Battle between Coryn and Gogmagog 'How Brute arryued at Totnesse in the yle of Albyon / And of the / bataylle that was bitwene Coryn / and Gogmagog.'  This battle is believed to have took place on Plymouth Hoe (where commemorative figures of the two giants were cut into the turf up to medieval times). Coryn defeated Gogmagog by tossing him upon the rocks below. Public Domain Creative Commons Licence

For library workers it is an especial pleasure to be able to provide readers with examples of the entire printed representation of a particular work - all in one place under one roof – a ‘Full House’ so to speak in Library Bingo lingo!

Woodcut illustration depicting violence and shipsA glorious woodcut illustration depicting violence and ships, both of which feature prominently in the English Chronicle!  Printed by Julian Notary, in 1504. British Library shelfmark: G.5994 Public Domain Creative Commons Licence

Table of thirteen printed editions of the Brut chronicle 'Eyes down for a full house!' All thirteen printed editions of the Brut chronicle held at the British Library. Public Domain Creative Commons Licence


Christian Algar
Curator, Printed Heritage Collections


04 September 2018

Unsung Souls: William Skeyte and the English Reformation

The singing priest, William Skeyte, suffered the misfortune of losing a ‘job for life’ not just once but twice, first in consequence of the Dissolution of the Monasteries, and again within ten years as the English Crown drove the Reformation yet harder with the abolition of chantries and free chapels.

Singing priests in the St. Omer Psalter ‘Cantate domino’ – singing priests in the St. Omer Psalter [Yates Thompson MS 14 f.103r]

Christchurch Priory (then in Hampshire, now Dorset) was surrendered to the Crown in November 1539 (its cartulary survives at the British Library in Cotton MS Tiberius D VI).  The life pension of £6 subsequently granted to William Skeyte was typical of those received by all of the Priory’s former canons: in modern terms, this might be equivalent to annual income of about £33,000.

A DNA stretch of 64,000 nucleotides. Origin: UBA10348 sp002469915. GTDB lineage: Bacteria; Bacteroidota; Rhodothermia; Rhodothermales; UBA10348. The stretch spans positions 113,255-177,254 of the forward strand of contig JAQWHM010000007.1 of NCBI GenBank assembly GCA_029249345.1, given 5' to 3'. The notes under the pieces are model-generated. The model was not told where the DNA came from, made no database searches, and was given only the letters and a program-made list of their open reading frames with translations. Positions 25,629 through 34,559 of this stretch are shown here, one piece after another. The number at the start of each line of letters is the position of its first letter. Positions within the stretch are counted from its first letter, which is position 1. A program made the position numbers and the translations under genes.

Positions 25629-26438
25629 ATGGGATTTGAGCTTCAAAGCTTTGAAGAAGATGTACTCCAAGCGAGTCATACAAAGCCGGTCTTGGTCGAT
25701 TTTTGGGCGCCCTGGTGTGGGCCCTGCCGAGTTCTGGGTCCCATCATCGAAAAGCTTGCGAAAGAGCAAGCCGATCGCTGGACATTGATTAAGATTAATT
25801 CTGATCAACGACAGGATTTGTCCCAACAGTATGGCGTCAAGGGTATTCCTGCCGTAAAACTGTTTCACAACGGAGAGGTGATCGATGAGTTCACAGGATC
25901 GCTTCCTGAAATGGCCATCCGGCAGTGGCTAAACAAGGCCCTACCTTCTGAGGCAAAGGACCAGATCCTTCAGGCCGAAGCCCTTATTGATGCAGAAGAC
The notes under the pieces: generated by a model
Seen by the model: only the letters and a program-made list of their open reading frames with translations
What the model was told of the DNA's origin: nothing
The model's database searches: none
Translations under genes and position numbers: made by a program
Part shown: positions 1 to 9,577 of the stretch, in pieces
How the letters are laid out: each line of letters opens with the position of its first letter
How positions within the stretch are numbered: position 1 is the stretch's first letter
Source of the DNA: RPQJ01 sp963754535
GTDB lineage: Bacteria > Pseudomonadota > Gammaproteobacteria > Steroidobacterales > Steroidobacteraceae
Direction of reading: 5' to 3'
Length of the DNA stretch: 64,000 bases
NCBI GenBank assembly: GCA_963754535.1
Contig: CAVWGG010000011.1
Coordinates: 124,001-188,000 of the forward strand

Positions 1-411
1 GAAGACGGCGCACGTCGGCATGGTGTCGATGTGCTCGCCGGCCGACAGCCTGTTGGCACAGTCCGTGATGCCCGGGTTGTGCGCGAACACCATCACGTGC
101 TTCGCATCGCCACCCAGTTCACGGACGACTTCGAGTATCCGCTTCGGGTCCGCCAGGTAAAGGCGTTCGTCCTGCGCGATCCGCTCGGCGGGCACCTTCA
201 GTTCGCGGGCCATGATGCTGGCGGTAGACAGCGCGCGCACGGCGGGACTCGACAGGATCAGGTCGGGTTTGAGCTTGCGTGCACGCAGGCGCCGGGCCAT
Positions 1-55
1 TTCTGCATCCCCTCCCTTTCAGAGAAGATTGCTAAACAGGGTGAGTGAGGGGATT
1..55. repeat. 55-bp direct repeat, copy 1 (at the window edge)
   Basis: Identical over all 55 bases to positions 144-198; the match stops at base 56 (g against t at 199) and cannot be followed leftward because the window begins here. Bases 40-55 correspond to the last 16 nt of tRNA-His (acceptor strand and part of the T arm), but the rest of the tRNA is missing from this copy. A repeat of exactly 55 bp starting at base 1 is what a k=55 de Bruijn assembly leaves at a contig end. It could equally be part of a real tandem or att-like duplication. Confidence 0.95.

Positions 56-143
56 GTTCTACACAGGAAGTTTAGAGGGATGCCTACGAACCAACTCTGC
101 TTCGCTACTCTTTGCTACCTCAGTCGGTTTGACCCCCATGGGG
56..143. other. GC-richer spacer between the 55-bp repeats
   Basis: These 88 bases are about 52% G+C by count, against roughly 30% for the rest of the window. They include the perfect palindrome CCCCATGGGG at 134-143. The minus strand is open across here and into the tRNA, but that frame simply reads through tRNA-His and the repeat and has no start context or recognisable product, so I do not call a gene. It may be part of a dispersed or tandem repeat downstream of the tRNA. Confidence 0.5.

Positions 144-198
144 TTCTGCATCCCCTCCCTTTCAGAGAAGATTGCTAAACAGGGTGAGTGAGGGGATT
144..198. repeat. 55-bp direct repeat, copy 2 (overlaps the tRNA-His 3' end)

The manorial free chapel of St Anne at Hinton Admiral, just three miles from Christchurch Priory, is absent from the Taxatio Ecclesiastica of 1291-2 (Harley MS 591), and so was probably established after that date.  Its endowment in 1448, by the foundation of a chantry within the chapel, provided a salary of 63s 4d for a cantarist, and Skeyte is likely to have taken up this post only after his duties at the Priory had been abolished.  In order to reduce the time they would spend in purgatory, Skeyte would be required to sing daily prayers for the souls of a long list of founders and their family, friends, and benefactors, but primarily for the souls of Elizabeth St. Omer and her third husband, John Syward.  The psalter pictured above was produced initially for a member of her family, and it was from Elizabeth’s second husband that their daughter, Joan, inherited the manor of Hinton Admiral in 1394.

Manuscript illustrating the relieving of souls, ‘drawne up oute of purgatory' The relieving of souls, ‘drawne up oute of purgatory by prayer & almos dede’ [BL MS Add. 37049, f.24v, early 15th century] Public Domain Creative Commons Licence

After the closure of the chantries on Easter Day 1548, Skeyte continued to receive his salary in the form of an additional life-pension.  The chapel itself was turned to other uses within the manor.  Its assets, seized by the Crown, amounted to no more than ‘one litle Belle’ weighing about 20 pounds and valued at just 2 shillings, together with ornaments valued at 9 pence and plate at 2 pence.

TNA E 101-75-14 (detail)  Accounts showing the payment of just a half of Skeyte’s pensions during the year of his death Accounts showing the payment of just a half of Skeyte’s pensions during the year of his death [TNA E 101/75/14, E 101/76/15]. Public Domain Creative Commons Licence

Among Skeyte’s possessions, listed in an inventory taken after his death in January 1551 by the mayor of Christchurch, were a surplice, and a saddle and bridle, all of which had presumably been in daily use for his visits to Hinton.  Curiously, he also owned a sword and spear.  Administration was granted to his brother, Thomas Skeyte, a husbandman of Downton, Wiltshire.
Inventory of the Goods of William Skeyte  page 1

Inventory of the Goods of William Skeyte  page 2Inventory of the Goods of William Skeyte [Hampshire Record Office: 1551U/091] Public Domain Creative Commons Licence